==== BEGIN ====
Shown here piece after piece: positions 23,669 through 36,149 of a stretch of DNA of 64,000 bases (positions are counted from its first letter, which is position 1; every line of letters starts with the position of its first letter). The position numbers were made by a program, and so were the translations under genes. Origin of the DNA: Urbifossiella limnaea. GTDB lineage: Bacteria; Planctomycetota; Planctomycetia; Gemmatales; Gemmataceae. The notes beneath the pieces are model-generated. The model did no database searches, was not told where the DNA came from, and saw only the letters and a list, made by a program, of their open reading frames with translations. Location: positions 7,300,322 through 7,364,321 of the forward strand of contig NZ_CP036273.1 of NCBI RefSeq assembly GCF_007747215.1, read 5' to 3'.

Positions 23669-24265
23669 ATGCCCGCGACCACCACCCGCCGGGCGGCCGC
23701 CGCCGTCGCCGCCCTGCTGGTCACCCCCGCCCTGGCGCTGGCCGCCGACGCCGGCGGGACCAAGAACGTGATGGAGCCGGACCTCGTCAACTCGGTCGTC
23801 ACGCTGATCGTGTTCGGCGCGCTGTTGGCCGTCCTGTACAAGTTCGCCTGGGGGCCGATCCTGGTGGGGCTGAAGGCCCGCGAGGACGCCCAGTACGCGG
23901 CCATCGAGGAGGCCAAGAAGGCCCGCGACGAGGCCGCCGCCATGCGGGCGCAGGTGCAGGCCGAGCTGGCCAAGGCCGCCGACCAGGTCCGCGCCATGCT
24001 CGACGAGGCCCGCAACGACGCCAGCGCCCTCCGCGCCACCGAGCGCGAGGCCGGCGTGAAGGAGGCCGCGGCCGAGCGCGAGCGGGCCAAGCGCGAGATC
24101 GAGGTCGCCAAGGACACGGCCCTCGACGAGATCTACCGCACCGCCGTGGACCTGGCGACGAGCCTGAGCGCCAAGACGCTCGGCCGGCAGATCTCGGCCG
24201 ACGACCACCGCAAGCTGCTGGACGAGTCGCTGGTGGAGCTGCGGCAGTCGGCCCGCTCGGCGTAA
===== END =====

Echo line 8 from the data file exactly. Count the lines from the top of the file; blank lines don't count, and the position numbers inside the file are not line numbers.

24101 GAGGTCGCCAAGGACACGGCCCTCGACGAGATCTACCGCACCGCCGTGGACCTGGCGACGAGCCTGAGCGCCAAGACGCTCGGCCGGCAGATCTCGGCCG